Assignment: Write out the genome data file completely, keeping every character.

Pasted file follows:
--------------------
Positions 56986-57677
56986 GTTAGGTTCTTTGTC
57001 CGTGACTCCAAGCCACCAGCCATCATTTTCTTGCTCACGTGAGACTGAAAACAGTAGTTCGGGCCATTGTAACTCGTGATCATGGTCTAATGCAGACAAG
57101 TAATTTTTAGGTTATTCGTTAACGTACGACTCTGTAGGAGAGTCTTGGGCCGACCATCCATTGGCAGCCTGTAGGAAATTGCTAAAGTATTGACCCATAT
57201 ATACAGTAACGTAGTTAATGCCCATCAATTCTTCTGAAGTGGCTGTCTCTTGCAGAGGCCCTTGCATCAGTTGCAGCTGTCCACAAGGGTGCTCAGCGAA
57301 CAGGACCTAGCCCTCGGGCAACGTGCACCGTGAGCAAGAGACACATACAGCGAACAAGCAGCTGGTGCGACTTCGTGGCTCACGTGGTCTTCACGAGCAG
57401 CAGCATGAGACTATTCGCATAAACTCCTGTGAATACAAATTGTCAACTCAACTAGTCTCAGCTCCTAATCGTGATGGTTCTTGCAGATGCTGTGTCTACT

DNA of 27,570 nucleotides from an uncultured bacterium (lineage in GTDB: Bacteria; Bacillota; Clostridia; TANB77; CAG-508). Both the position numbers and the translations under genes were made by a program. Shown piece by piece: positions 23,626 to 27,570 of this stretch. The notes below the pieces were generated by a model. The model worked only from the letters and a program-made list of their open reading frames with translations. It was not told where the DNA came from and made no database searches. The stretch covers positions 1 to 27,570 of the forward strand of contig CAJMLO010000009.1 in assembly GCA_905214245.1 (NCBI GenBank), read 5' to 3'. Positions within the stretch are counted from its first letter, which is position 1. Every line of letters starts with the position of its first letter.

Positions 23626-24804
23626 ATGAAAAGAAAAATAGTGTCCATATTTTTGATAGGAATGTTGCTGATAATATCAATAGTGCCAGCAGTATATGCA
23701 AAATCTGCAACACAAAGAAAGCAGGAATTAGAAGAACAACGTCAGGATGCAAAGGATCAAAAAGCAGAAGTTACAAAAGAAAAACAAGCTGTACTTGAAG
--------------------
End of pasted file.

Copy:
Positions 56986-57677
56986 GTTAGGTTCTTTGTC
57001 CGTGACTCCAAGCCACCAGCCATCATTTTCTTGCTCACGTGAGACTGAAAACAGTAGTTCGGGCCATTGTAACTCGTGATCATGGTCTAATGCAGACAAG
57101 TAATTTTTAGGTTATTCGTTAACGTACGACTCTGTAGGAGAGTCTTGGGCCGACCATCCATTGGCAGCCTGTAGGAAATTGCTAAAGTATTGACCCATAT
57201 ATACAGTAACGTAGTTAATGCCCATCAATTCTTCTGAAGTGGCTGTCTCTTGCAGAGGCCCTTGCATCAGTTGCAGCTGTCCACAAGGGTGCTCAGCGAA
57301 CAGGACCTAGCCCTCGGGCAACGTGCACCGTGAGCAAGAGACACATACAGCGAACAAGCAGCTGGTGCGACTTCGTGGCTCACGTGGTCTTCACGAGCAG
57401 CAGCATGAGACTATTCGCATAAACTCCTGTGAATACAAATTGTCAACTCAACTAGTCTCAGCTCCTAATCGTGATGGTTCTTGCAGATGCTGTGTCTACT

DNA of 27,570 nucleotides from an uncultured bacterium (lineage in GTDB: Bacteria; Bacillota; Clostridia; TANB77; CAG-508). Both the position numbers and the translations under genes were made by a program. Shown piece by piece: positions 23,626 to 27,570 of this stretch. The notes below the pieces were generated by a model. The model worked only from the letters and a program-made list of their open reading frames with translations. It was not told where the DNA came from and made no database searches. The stretch covers positions 1 to 27,570 of the forward strand of contig CAJMLO010000009.1 in assembly GCA_905214245.1 (NCBI GenBank), read 5' to 3'. Positions within the stretch are counted from its first letter, which is position 1. Every line of letters starts with the position of its first letter.

Positions 23626-24804
23626 ATGAAAAGAAAAATAGTGTCCATATTTTTGATAGGAATGTTGCTGATAATATCAATAGTGCCAGCAGTATATGCA
23701 AAATCTGCAACACAAAGAAAGCAGGAATTAGAAGAACAACGTCAGGATGCAAAGGATCAAAAAGCAGAAGTTACAAAAGAAAAACAAGCTGTACTTGAAG